More precisely, records containing a diagnosis on the philosophical affiliation of scientific discourse and the development of local groups. As it can be deduced, the range of topics christofpletti wide. There are two paths for a science historian geographer: Both alternatives improve the perception on how to think and practice geographical science.
In Brazil, only recently such investigations on the history of thinking became attractive to a significant number of researchers. The following endeavors reveal such effort: Kozeland by A. Vitte and P. Over the last four years, we have been reexamining major selected texts. In addition to christofolwtti methodological practice of returning to primary and secondary sources, we also listened to the interviews once again and carefully polished the transcriptions.
This led us to rediscover a fairly valuable material.
We think that this is the only way that historiographic research, as well as research that draws attention to the local dimension of science, may indeed have some scientific relevance. If we want these studies to be useful to any future comparative studies — the European versus American case, for instance — then it is essential to confront the inductive spirit inherent to the investigation of regional episodes with the deductive reasoning derived from the claims, present in certain manuals, that geographical science has evolved in a more or less replicable pattern.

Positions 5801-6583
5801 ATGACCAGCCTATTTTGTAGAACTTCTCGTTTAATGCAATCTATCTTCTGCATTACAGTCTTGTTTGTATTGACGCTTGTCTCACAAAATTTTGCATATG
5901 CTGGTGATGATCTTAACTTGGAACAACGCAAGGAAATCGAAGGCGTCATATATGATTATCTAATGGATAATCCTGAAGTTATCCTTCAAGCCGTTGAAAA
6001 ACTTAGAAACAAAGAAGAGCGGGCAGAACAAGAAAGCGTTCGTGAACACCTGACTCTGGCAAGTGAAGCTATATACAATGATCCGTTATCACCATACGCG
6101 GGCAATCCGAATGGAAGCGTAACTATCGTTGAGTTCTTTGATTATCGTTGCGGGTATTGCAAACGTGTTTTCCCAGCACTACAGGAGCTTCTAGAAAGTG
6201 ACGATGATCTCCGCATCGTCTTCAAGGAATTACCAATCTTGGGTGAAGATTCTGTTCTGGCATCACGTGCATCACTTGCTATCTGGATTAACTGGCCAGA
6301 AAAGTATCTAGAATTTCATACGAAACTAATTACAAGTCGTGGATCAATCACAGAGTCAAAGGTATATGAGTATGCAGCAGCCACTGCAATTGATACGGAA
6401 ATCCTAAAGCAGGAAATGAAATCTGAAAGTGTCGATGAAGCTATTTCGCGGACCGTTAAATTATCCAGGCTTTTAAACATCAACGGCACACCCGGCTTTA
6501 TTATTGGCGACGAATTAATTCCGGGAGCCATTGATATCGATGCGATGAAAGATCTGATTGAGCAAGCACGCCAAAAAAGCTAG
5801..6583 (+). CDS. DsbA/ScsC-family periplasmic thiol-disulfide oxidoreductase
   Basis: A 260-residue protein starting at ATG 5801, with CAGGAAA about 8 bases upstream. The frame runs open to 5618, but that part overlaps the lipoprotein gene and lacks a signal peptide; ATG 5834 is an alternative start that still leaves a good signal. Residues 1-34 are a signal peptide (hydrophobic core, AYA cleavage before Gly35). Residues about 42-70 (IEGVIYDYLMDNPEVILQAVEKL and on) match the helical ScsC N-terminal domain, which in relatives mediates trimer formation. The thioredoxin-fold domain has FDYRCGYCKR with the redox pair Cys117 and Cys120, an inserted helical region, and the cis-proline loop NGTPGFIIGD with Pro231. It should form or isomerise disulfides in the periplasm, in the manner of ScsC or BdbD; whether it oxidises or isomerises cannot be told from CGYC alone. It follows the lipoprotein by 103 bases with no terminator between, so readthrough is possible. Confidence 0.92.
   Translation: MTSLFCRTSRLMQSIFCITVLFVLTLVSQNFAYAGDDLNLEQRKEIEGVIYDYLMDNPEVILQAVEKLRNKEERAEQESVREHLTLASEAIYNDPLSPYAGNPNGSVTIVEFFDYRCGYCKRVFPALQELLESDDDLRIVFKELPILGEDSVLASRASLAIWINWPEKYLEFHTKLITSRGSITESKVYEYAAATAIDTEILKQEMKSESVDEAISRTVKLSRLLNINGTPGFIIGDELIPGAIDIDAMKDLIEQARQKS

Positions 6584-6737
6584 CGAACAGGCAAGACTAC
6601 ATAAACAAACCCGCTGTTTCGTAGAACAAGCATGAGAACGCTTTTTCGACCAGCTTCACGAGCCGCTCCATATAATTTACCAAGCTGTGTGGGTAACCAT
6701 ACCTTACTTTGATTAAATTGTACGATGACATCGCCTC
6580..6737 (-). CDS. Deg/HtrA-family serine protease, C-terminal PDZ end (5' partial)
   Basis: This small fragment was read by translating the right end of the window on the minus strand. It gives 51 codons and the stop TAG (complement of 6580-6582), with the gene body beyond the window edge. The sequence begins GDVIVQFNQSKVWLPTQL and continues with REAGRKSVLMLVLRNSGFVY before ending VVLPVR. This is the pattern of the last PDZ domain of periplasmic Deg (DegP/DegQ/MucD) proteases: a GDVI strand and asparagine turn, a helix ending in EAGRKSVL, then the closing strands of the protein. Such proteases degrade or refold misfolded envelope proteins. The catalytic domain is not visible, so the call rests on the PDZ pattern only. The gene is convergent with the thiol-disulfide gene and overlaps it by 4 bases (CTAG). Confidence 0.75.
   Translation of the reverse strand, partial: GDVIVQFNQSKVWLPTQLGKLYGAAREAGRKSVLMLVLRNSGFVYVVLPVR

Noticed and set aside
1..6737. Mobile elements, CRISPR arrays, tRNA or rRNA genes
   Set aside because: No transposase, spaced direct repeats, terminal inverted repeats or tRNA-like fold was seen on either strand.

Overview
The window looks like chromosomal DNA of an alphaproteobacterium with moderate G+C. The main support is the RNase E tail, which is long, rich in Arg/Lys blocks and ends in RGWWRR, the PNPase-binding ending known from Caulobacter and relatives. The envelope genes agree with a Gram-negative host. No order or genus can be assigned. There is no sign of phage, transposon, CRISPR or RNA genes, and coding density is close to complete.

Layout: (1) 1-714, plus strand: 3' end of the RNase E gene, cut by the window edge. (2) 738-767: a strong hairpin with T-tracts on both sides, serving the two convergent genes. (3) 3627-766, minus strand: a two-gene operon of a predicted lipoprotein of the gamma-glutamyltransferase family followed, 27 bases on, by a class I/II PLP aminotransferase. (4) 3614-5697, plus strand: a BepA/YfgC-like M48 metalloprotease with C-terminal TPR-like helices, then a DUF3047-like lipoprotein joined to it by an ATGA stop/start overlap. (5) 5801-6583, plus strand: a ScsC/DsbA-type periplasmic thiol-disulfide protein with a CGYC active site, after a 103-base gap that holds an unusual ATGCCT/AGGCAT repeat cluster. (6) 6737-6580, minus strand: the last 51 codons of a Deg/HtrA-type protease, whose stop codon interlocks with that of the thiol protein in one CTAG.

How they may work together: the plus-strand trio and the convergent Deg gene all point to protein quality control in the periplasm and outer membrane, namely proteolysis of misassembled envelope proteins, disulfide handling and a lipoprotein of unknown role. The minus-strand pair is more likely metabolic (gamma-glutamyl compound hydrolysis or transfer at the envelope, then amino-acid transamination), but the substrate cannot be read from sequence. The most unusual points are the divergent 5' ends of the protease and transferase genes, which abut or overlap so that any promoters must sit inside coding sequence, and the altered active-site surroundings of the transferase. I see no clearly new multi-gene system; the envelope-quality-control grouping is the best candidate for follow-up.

From the Sociology of Knowledge e. Therefore, these tendencies guided the inquiry of researchers interested in the contextual dimension of scientific practice whether it is time or place. The term encompasses sociology, but also history, anthropology, and recent cultural studies related to science and gender, for example. This new Philosophy of Science began to emerge during the s — when some scholars realized the importance of drawing attention to historical factors and social representations L.
The emergence of this historicist perspective definitively impacted on the metascientific reflections that came later e. Its influence was felt on issues such as: It subjects everything to relativism, even abstractions of pure mathematics, given that human cognition would always reflect the social order.
This have led social scientists to experience the working place of other scientists, in order to observe how knowledge is built there e. In this research program, detailed descriptions are very important. Fertile and stimulating contacts between Science Studies and the history of science have also occurred in Britain, with researchers from Edinburgh and Cambridge, for example.
Meanwhile, in continental Europe, ethnographic approaches with Latour in France, and Knorr-Cetina in Germany gave a strong impetus to the study of meticulous and concrete practices Daston, Some might argue that a perspective solely centered on the place of scientific production reveals nothing beyond what the sociology of scientific knowledge already explains.
Therefore, to say that knowledge originated in a specific place could minimize the importance of past events from which knowledge derived.
There are details waiting for further clarification: How widespread is this movement? And what is the cause of this movement? Science is a local product, but how does it successfully travel around?
This is how historians of particular sciences began to realize the space factor. Ironically, historians of geography have not been so attentive to it. This theory shows how spaces are connected to each other, so that certain actors or centers determine the conduct of other actors at a distance.
A locality, when dominant, may grant certain actors the ability to be prescriptvists and to put forward recommendations to actors from other locations. But ANT also maintains that, as a result of an action-at-a-distance, local behaviors can be proscribed and a center can dominate its periphery.